Case study – Subclass-408 visa (COVID-19 Pandemic event visa)

Posted on 1 June 2020

Blog Post

We, I-Migration, hope you are all well in these difficult times and we are here to support you with any matters related to Australian visas and migration pathways to Australia.

To respond to COVID-19, the Department of Home Affairs has introduced flexible and temporary visa arrangements that support Australia’s public health measures. One of the notable visas for this is the ‘Temporary Activity (subclass 408) Australian Government Endorsed Event (AGEE) stream visa (COVID-19 Pandemic event visa)’. This visa is being utilised to manage the extraordinary circumstances that have arisen due to the COVID-19 pandemic event. The measure is temporary in nature, will be subject to ongoing review, and will be wound back appropriately in line with the end of the pandemic.

Who is eligible to apply for the COVID-19 Pandemic Event visa?

The applicant must:

  • be in Australia

  • be unable to depart Australia due to COVID-19

  • have 28 days or less remaining on their current visa or their last temporary visa has expired less than 28 days ago

  • be ineligible for any other visa based on their intended activities, and

– if seeking work rights

  • have evidence from their employer that they have ongoing work in a critical sector, and that an Australian Citizen or Permanent Resident cannot fill the position.

We recently lodged a Subclass 408 (AGEE) stream visa (COVID-19 Pandemic event visa) on behalf of one of our clients, who met all the above-mentioned criteria, and received a job offer from an aged care centre in Melbourne. The client was in Australia with a Working Holiday Visa (subclass 417) and her original plan was to return to her home country just before the WHV expired. However, due to the COVID-19 outbreak and border closures both in Australia and her home country, she was unable to depart.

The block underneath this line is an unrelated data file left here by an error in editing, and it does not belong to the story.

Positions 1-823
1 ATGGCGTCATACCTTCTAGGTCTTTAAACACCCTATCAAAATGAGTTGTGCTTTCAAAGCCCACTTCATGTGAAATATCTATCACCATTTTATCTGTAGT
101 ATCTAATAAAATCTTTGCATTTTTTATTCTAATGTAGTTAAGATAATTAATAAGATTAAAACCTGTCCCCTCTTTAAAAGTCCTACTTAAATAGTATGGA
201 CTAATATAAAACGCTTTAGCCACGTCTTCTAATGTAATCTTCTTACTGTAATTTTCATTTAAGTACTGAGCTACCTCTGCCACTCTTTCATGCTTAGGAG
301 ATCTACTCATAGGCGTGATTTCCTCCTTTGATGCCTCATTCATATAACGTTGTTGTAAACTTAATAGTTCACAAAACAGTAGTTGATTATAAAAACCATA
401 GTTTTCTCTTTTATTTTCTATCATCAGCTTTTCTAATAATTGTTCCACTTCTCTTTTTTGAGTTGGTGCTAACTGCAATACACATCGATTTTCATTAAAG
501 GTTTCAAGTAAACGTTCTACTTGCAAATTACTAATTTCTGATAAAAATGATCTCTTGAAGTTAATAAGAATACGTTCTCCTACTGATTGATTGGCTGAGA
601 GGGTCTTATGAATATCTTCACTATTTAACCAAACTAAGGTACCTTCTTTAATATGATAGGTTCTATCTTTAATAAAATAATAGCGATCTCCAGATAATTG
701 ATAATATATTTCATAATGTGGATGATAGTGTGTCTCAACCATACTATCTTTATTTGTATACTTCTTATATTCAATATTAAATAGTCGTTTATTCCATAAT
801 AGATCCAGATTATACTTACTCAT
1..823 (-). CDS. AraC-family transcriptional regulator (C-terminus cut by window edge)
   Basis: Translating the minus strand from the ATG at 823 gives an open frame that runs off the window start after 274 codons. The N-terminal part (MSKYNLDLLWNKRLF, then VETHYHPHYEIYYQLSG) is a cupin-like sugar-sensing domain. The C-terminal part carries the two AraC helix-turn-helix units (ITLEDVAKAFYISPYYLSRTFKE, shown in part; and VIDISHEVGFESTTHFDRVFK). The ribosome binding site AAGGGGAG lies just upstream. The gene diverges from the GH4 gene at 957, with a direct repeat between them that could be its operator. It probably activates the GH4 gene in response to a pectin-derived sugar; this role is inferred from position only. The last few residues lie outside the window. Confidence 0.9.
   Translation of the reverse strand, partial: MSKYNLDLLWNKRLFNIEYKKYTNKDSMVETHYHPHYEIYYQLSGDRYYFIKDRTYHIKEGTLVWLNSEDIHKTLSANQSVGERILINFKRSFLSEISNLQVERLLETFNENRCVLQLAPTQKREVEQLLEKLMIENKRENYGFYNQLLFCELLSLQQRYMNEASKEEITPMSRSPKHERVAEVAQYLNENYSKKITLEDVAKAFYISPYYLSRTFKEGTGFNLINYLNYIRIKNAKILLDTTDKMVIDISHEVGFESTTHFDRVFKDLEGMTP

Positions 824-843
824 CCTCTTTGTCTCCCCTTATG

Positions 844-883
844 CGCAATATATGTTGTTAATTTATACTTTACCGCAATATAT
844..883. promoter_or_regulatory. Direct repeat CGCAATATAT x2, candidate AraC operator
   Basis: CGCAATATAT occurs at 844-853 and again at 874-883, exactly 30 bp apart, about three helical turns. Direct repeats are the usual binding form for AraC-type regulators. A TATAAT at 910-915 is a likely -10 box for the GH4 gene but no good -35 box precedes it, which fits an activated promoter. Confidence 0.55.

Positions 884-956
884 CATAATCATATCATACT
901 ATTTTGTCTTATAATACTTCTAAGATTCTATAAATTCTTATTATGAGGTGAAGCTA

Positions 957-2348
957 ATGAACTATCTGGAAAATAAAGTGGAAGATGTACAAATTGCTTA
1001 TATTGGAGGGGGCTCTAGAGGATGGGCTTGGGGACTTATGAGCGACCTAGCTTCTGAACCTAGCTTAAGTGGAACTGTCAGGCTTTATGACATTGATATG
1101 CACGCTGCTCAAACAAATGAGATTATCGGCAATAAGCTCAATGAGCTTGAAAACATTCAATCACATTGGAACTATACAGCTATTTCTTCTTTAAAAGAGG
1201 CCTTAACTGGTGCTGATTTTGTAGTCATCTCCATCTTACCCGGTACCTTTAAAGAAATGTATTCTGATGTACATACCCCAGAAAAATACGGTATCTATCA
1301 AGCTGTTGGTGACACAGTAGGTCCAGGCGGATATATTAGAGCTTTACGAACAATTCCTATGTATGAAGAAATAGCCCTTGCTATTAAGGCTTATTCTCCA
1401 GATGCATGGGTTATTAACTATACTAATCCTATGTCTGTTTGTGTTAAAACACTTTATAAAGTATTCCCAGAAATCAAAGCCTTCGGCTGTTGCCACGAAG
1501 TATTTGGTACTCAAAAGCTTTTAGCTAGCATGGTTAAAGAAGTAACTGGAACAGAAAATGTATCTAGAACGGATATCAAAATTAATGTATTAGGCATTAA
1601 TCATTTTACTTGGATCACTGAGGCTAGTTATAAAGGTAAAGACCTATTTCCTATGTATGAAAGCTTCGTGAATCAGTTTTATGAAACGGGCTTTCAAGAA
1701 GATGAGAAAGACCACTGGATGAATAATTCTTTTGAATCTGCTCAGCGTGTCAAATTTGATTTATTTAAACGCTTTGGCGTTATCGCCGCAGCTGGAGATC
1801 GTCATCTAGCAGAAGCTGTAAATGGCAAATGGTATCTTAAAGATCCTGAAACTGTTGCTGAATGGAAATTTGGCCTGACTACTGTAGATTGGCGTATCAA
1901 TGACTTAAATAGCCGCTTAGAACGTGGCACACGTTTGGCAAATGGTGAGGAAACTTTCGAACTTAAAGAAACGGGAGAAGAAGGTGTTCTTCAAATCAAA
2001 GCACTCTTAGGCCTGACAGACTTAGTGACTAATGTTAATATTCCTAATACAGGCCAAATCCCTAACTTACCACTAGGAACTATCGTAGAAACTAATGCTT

Luckily, she received a job offer from an aged care centre in Melbourne as a Lifestyle Assistant. Our client was able to apply for the 408 visa in the AGEE stream, as she was ineligible for any other visas such as Temporary Skill Shortage visa (subclass 482) and the industry that she will be working in is classified as one of the critical sectors, ‘aged care’. In addition, due to the shortage of local labours in the ‘aged care’ industry, it also satisfied the requirement that an Australian citizen or permanent resident cannot fill the position.

What are the ‘critical sectors’?

  • Agriculture

  • Food Processing

  • Health Care

  • Aged care

  • Disability Care

  • Childcare

If her visa application is successfully granted, she will be given working rights to work in this role for a short period of time (until the intended time declared in the application but for a period of less than 12 months).

If you meet all the criteria mentioned above, but do not have ongoing work in a critical sector, you may still be able to apply for this 408 AGEE stream visa. However, you would not receive work rights upon grant of the visa. The good news is that there is no application fee for this specific stream.

Consider this visa as your very last option to stay in Australia lawfully. So, if you are not sure about your eligibility for any Australian visas, please book an appointment with one of our Registered Migration Agents to discuss in further detail. We’ll keep you posted with any updates on this case!

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